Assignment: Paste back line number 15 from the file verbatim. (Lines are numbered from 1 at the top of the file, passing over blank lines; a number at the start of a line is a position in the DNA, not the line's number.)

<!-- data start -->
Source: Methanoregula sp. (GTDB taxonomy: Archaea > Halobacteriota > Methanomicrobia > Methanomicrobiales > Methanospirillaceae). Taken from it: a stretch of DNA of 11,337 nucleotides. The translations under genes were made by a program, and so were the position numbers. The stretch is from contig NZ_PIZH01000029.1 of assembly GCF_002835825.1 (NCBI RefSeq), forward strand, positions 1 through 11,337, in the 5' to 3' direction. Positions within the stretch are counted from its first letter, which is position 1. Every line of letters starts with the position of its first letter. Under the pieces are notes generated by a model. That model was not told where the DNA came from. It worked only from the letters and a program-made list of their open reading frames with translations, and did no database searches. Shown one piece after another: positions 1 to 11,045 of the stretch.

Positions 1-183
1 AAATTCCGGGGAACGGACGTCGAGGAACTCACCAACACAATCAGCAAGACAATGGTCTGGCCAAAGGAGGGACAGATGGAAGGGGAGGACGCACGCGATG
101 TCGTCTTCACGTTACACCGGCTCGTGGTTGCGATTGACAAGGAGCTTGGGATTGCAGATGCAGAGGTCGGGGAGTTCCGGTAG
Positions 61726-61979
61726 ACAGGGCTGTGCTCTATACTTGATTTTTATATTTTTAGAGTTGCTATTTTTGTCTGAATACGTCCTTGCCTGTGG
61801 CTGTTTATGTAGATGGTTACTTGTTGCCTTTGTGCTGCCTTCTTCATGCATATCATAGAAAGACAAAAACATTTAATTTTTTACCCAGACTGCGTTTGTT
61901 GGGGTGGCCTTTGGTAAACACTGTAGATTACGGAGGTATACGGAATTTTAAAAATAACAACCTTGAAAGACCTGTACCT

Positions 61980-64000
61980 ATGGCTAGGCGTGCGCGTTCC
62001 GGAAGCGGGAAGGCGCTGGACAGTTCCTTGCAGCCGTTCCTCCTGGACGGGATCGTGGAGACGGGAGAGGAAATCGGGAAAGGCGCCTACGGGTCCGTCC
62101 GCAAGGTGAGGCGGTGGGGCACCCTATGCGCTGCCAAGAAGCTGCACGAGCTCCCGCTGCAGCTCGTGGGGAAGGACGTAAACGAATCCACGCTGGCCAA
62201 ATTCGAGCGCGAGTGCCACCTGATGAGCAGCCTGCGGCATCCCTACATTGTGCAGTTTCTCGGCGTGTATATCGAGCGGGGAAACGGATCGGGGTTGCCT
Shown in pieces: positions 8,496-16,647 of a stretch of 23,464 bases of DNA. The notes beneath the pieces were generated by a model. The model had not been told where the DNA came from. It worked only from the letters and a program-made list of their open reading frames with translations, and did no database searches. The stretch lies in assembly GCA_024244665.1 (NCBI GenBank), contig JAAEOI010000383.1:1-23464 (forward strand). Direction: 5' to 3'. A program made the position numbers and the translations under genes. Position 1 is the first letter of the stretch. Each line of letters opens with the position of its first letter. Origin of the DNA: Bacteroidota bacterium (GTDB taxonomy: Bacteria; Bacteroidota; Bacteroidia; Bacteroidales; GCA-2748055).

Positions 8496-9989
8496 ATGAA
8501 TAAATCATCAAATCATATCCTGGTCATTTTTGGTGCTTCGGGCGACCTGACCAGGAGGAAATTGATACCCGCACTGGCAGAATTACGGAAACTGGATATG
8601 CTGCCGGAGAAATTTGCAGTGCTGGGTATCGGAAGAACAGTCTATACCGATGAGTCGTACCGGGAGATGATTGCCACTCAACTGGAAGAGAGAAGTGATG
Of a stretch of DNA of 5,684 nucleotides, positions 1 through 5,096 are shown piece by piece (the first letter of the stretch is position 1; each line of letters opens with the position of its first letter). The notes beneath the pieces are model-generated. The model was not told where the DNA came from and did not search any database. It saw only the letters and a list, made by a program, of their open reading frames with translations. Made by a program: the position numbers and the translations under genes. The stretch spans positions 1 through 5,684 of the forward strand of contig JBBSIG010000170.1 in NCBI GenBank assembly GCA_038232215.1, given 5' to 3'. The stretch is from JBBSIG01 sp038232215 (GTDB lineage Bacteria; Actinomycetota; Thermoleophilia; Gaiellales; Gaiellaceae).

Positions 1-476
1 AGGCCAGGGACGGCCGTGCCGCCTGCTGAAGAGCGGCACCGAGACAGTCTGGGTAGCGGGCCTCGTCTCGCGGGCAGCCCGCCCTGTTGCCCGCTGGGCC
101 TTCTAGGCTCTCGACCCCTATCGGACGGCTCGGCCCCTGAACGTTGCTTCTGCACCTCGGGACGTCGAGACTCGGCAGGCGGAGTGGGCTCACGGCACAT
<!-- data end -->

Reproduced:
Positions 8496-9989